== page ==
Eastern Europe Host to Most New HIV/AIDS Cases in Europe in 2017
A joint report by the European Center for Disease Prevention and Control (ECDE) and the World Health Organization (WHO) Regional Office for Europe, published on Nov. 28, depicts the results of the HIV surveillance for the WHO’s European region in 2017. According to the report, HIV cases continue to rise in Europe, with Eastern Europe seeing the largest jump in new diagnoses. While the report notes the pace of increases in new HIV cases in Europe is declining, the WHO has warned that the continent as a whole will fail to meet the 2020 deadline for the ambitious “90-90-90 targets” set by the Joint United Nations Programme on HIV/AIDS (UNAIDS) in 2017 to curb further HIV/AIDS cases.
The results of the report were divided into two separate geographic regions owing to divergent trends across Europe: member-states of the European Union (EU) or European Economic Area (EEA) populated one distinct data set; and the rest of the countries, mainly Russia and non-EU/EEA former Soviet republics in the eastern extremes of the WHO’s European region populated the other distinct group of countries.
While EU/EEA countries saw a decline in new HIV cases, mainly stemming from a 20 percent decrease in HIV transmission among men who have sex with men since 2015, countries in the “East” category of the WHO’s European region (Belarus, Estonia, Hungary, Kazakhstan, Latvia, Lithuania, Moldova, Russia, and Ukraine) saw a 68 percent increase in new HIV cases over the decade, with Russia, Ukraine, Belarus, and Moldova leading the region in new diagnoses. The same trend was observed with AIDS diagnoses, morbidity, and mortality: Western and Central Europe (EU/EEA) saw a steady decrease in deaths from AIDS and AIDS-related complications while Eastern Europe observed a doubling in AIDS diagnoses over the decade and a steady increase in deaths stemming from AIDS and AIDS-related infections, with Ukraine, Moldova, Georgia, Latvia, Armenia, and Belarus reporting the highest figures.
In terms of raw figures, the entire European region reported an increase of 159,420 new HIV diagnoses and 14,703 new AIDS diagnoses. By WHO regions, the Eastern European region maintained the distinction of hosting the most new cases, with 130,861 new cases of HIV and 11,454 new cases of AIDS.
Central Europe (Poland, Czechia, Slovakia, Hungary, the former Yugoslavia, Albania, Romania, Moldova, Bulgaria, Turkey, and Cyprus) reported the lowest rate of new HIV cases (6205 new cases) and new AIDS cases (823 new cases), although the report noted that the region was observing a rapidly increasing number of cases unmatched by other parts of Europe.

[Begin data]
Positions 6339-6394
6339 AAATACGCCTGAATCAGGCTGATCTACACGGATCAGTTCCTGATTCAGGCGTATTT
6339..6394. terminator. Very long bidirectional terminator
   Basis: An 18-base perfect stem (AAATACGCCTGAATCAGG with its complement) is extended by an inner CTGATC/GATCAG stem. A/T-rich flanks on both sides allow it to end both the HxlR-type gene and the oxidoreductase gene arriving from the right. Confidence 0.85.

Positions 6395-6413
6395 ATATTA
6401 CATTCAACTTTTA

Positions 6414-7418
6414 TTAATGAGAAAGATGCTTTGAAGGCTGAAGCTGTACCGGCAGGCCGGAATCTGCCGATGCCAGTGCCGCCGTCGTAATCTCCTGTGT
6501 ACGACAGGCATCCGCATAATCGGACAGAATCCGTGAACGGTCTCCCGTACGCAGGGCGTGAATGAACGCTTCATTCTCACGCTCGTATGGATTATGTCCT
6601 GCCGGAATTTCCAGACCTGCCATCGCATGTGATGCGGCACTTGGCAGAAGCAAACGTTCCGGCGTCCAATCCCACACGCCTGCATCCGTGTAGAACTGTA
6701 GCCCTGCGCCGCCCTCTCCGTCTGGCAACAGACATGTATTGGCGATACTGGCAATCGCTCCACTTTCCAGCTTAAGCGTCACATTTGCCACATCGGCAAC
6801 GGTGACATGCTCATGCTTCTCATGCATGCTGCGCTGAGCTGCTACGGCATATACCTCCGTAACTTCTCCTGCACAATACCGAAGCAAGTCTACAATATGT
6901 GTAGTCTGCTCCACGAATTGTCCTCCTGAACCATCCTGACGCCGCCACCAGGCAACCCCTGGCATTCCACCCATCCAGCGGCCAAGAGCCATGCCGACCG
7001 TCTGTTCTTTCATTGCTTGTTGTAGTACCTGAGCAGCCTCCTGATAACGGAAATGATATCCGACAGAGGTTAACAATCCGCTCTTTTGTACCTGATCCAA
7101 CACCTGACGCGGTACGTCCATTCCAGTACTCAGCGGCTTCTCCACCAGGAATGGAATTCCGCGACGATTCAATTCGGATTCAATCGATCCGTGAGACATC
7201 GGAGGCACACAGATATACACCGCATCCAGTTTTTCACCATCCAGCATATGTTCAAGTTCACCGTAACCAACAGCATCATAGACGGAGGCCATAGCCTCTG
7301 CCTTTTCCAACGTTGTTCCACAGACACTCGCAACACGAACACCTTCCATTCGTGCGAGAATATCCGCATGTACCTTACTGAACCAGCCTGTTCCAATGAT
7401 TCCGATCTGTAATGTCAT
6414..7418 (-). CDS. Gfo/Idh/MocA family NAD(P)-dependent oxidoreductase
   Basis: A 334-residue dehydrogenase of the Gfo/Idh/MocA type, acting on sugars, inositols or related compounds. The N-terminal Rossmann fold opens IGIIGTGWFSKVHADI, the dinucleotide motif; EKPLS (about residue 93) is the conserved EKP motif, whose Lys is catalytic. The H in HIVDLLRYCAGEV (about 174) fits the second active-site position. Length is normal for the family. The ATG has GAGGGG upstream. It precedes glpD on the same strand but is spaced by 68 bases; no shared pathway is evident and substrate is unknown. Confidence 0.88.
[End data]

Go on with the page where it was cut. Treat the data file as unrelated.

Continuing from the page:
Western Europe reported 22,354 new HIV cases and 2426 new AIDS cases, numbers that continue the declining trend of new cases in the region since the 1990s.
Across the continent, however, the report found that men were suffering disproportionately from HIV/AIDS, with men who have sex with men reporting the highest rate of HIV transmission. Additionally, while the EU/EEA observed an overall decline in new diagnoses of HIV/AIDS, over a third of the countries in the larger WHO European region were reporting increases in overall rates of infection.
Inaccessibility to HIV testing and treatment, along with late reporting, were cited as some critical factors hampering efforts to hamper the spread of HIV/AIDS. Additionally, the report drew notice to the peculiarly high figure reported for heterosexual contact as the main mode of transmission among Eastern European countries, suggesting that the social stigma against homosexual activity and HIV/AIDS is a salient obstacle to combating transmission and new cases of the virus and syndrome.
The report also pointed to the significantly higher rate of late-stage AIDS occurrence among drug users utilizing needles, to which WHO officials recommended that “for injecting drug users, they need to have clear needle exchange programs” — programs that are more common in Western rather than Eastern Europe.
European Commissioner for Health and Food Safety Vytenis Andriukaitis stressed that “a lot of progress has been made, but there is still much more we must do.” Pointing to the “stigma of HIV infection and treatment,” Andriukaitis called for more concentrated efforts in “dispelling false beliefs about how HIV and AIDS are spread” along with building up “public health services to support easy and affordable access to testing and medical care for vulnerable groups at risk of HIV infection.”
WHO Regional Director for Europe Dr. Zsuzsanna Jakab struck a more somber note in her announcement of the report’s publication, noting that “it is hard to talk about good news in the fact of another year of unacceptably high numbers of people infected with HIV.”
The report notes that for Europe to meet the UNAIDS 90-90-90 targets — namely: 90% of all people living with HIV will know their HIV status; 90% of all people with diagnosed HIV infection will receive sustained antiretroviral therapy; and 90% of all people receiving antiretroviral therapy will have viral suppression, all by 2020 — a nearly 80% decline in HIV/AIDS cases would have to be observed across the entire continent within the remaining years of the decade.
While urging “governments, ministers of health and decisions makers” to “scale up your response now,” including “investing wisely in prevention, testing and treatment particularly in key populations to end the AIDS epidemic as promised,” Dr. Jakab also conceded that Europe was “not on course to meet the 90-90-90 targets by the 2020 deadline.”